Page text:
I am a homeschooling mom of 5 under the age of 9. I am new to the CM method and have been reading lots about it this summer. I am ready to plan this fall, but I am kind of at a loss.
I would love some of the books that are here at SCM – the Planning Your Charlotte Mason Education, Genesis Through Deuteronomy and Ancient Egypt and Spelling Wisdom, to name a few. I am from Canada, and I am wondering if I should just download the EBooks as opposed to getting the actual physical book. I generally like to have books in hand, so I am concerned that I may not use the EBook. Is there advantages one over the other?
I have many other questions, such as, if I use Module 1 for history, geography and bible, should I start everyone together? Is my almost nine year old considered an older child, or does older child mean Grade 7 and up?
TIA for any help!
I personally prefer books in hand. I will ebook if that’s the only method available. Unless you have a very economical printer and you already said you like book in hand , I think the answer for you is clear.
Hi, I have both ebooks and hard copies. I find that if I print the ebook right away it will get used – however if I file it on the computer then I forget I have it – so if cost is not an issue and printing the book out can be done at once then an ebook is fine. Otherwise a hard copy may be better. One thing I like about ebooks is the fact that if you damage a page or two, you can always copy it out again – something you cannot do with a book. Hope that helps. Good luck with the homeschooling – it is so worth it and the CM method is so much more than the textbook route. Lindy
Another consideration in the printed copy v. e-book copy decision is shipping costs to Canada. We’ve shipped a few orders up there, and the postage can definitely be a factor.
You also asked:
if I use Module 1 for history, geography and bible, should I start everyone together? Is my almost nine year old considered an older child, or does older child mean Grade 7 and up?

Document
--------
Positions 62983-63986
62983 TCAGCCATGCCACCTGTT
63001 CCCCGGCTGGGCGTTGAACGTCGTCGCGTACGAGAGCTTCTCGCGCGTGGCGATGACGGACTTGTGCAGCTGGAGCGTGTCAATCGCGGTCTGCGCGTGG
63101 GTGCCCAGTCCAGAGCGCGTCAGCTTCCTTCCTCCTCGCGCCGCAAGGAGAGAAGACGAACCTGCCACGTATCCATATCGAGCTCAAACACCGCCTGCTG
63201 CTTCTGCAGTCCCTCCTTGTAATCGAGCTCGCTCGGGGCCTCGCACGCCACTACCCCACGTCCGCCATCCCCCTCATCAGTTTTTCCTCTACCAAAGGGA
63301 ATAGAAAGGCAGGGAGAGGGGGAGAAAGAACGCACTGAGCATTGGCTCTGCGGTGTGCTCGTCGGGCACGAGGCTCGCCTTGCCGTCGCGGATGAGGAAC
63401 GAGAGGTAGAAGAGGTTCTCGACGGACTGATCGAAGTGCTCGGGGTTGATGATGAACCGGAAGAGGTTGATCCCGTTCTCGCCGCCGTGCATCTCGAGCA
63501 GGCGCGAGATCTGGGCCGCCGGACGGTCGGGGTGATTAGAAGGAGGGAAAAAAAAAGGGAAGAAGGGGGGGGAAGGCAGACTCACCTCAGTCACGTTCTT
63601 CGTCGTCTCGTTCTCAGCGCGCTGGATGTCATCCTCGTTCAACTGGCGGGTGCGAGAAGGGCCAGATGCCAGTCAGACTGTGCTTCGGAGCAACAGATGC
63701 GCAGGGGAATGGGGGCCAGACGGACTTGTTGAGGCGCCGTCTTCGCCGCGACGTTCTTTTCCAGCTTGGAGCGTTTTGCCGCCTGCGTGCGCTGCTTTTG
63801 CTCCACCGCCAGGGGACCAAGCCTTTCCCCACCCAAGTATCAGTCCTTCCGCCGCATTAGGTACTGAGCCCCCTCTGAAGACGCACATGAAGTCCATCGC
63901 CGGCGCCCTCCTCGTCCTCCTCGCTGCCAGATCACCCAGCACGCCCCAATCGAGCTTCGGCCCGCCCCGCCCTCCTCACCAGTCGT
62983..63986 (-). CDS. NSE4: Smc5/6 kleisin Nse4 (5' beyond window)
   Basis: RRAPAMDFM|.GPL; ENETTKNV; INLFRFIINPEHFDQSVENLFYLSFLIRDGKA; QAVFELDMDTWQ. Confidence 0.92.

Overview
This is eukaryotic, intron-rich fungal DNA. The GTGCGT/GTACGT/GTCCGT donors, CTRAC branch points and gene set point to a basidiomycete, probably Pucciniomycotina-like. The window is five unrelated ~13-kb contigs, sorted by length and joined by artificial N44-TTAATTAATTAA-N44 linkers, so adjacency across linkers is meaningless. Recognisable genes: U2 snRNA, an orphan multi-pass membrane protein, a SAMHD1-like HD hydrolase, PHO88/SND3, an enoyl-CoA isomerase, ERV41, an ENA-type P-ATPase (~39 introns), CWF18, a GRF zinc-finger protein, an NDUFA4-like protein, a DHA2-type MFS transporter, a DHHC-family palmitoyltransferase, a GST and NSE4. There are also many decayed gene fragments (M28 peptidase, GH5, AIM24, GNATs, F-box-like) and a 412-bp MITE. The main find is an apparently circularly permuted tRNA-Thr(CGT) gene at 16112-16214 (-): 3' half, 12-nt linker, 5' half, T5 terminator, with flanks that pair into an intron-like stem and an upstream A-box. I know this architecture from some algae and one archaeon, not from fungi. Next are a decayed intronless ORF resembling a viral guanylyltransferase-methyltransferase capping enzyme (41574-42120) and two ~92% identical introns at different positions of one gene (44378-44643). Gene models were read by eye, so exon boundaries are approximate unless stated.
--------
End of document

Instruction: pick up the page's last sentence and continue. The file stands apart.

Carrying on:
The History Modules are designed to make it easy for the entire family to study the same time period. So whichever module/time period you want to start with, go ahead and put everyone in that module and use the books suggested for their different levels. You’re right, on the SCM Curriculum Guide, “older student” means grade 7 and higher.
Speaking of international postage, PayPal has a limitation that won’t let us put in proper shipping rates for outside of the USA. If you try to place an order shipped to a non-USA address, it will put in a ridiculous postage amount as a reminder that you’ll need to contact us. Just tell us what items you want along with your shipping address and we can let you know the cost with shipping so you can decide. We know it’s a bit inconvenient, but it’s the best option we have right now to give you reasonable shipping rates.
Has anyone looked into e-book readers? I have gotten so many great e-books, not to mentiont those that are not in print that you can find online only, that I have been thinking this might be worth the investment. They are expensive, but when I look at the cost of ink I wonder if it might be the way to go. I just do not enjoy trying to read from my computer and the e-book readers are the size of a book so I can still sit and cuddle with the kids while I read.
A quick update: I just wanted to let everyone know that we now have proper shipping options set up for those of you outside the USA.
KelleyMomof5, here’s a thread that has some thoughts on e-book readers. I’m not sure whether Doug has test-driven any other ones since that post. Doug, any updates?
Now that the Amazon Kindle has been introduced it is considered the best reader available. It uses screen technology similar to the Sony reader I mentioned in the other thread so it is very paper-like in appearance. Like the Sony reader, it only uses battery power when you “turn” a page so the battery life is great. It has a larger screen than the Sony reader and feels more like a real book in your hand. It also has wireless features built in so it can be used without a computer.
Software comes with the Kindle to convert documents into the special format it requires. It can convert formats such as Microsoft Word, PDF, plain text, and HTML from Web pages. Some PDF files with complex formatting may not convert perfectly, but most will probably be okay.
This seems to be a particularly great device for those who subscribe to newspapers (or magazines) that are available from the Kindle store. An electronic subscription will cost less, not need to be disposed of, and the new content will appear automatically through the wireless feature each day, just like the morning paper.
If you are interested in this kind of device, be sure to read the user review from Steve Gibson on Amazon’s Kindle Page. Steve is a tech guy who has been around and trusted for many years, which is reflected in the huge number of people who voted his review up to the top.
I am thinking about asking for Amazon gift certificates for my birthday and Christmas in hopes that I might be able to get one.
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